We would carpool up the mountain on Thursday evenings after work to join the ranks of rowdy telemark skiers at Snowbowl. There was often heckling about winning or sandbagging strategies for the up coming races and discussions on the challenge of the week. Some memorable challenges were the option to race in leather boots and straight skis to get 15 seconds deducted off your time.
My second favorite was the addition of the uphill 'reipeløkke' loop around the off-course "spirit lounge" filled with cow bell toting spectators and then race back on to the dual slalom course to finish.
While telemark ski racing was definitely a new and challenging skill for me to learn this year, it was awesome to experience the rush of the race, the laughter and the camaraderie with co-workers.
Here's an informative article on how to keep your spine happy and healthy when you must bend over. It was published in NPR online on February 26, 2018.
To see if you're bending correctly, try a simple experiment.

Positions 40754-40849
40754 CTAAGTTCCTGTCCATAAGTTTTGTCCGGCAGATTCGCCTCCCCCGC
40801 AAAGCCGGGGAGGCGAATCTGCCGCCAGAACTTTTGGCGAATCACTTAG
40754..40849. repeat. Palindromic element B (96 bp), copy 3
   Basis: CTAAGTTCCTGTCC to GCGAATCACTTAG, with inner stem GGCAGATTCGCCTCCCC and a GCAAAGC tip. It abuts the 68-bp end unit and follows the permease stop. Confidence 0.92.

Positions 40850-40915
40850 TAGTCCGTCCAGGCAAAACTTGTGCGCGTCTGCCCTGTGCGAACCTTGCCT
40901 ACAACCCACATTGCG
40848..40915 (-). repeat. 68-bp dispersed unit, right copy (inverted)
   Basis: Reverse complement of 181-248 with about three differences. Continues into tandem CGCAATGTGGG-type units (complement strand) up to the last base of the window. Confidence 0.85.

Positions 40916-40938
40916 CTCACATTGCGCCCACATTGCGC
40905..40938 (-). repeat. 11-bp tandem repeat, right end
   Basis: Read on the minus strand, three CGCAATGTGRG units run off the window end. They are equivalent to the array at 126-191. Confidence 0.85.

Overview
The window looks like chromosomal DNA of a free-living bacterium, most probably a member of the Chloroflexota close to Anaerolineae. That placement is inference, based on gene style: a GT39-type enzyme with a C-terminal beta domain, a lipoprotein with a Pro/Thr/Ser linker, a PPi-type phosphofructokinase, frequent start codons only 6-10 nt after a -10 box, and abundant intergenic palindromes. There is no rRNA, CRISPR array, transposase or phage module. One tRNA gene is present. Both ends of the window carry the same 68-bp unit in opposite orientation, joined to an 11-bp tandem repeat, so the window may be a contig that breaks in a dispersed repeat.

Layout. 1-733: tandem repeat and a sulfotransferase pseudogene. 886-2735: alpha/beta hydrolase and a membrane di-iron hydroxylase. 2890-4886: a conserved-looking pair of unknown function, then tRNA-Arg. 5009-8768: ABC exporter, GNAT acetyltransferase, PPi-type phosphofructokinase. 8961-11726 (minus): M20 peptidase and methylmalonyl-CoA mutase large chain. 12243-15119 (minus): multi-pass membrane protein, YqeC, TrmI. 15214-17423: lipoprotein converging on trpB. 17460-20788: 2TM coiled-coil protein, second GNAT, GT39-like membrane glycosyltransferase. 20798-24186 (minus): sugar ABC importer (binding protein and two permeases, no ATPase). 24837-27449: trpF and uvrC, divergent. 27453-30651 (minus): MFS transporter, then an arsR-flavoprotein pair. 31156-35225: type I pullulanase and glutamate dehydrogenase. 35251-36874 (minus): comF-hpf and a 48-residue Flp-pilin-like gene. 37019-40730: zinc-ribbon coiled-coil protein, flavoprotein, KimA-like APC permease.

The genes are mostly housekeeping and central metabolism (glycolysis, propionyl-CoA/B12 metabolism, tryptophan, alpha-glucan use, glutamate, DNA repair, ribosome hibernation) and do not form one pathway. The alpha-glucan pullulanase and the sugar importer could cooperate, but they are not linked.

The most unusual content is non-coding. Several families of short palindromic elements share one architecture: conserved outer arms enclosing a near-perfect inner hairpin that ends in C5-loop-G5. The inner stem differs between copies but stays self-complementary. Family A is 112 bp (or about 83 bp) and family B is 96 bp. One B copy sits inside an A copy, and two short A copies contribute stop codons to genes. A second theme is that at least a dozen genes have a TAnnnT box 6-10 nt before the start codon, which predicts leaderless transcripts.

"Stand up and put your hands on your waist," says Jean Couch, who has been helping people get out of back pain for 25 years at her studio in Palo Alto, Calif.
"Now imagine I've dropped a feather in front of your feet and asked to pick it up," Couch says. "Usually everybody immediately moves their heads and looks down."
That little look down bends your spine and triggers your stomach to do a little crunch. "You've already started to bend incorrectly — at your waist," Couch says. "Almost everyone in the U.S. bends at the stomach."
For the rest of the article, click here to be linked to it on NPR online.
Special thanks to Kim Mize, DPT, CSCS, of Alpine Physical Therapy for her specialized work in Pelvic Health. Her work was highlighted in a fantastic article published recently in the Missoula Independent.
Kim Mize holds up a model of the pelvis that she uses to show patients where their pelvic floor muscles are.
It looks a little like she’s about to Poor Yorick the pelvis, and she has been known to make light with patients to get them comfortable talking about the problems she treats: urinary incontinence, pain during sex and pelvic floor problems after prostate surgery. “It’s a bit of a taboo subject,” Mize says. Accordingly, her exam room is as private as she can make it, with an attached restroom so patients don’t have to venture into a hallway once their appointment has begun.
For the remainder of this article, click here.
And for more information on the Pelvic Health program at Alpine Physical Therapy, click here.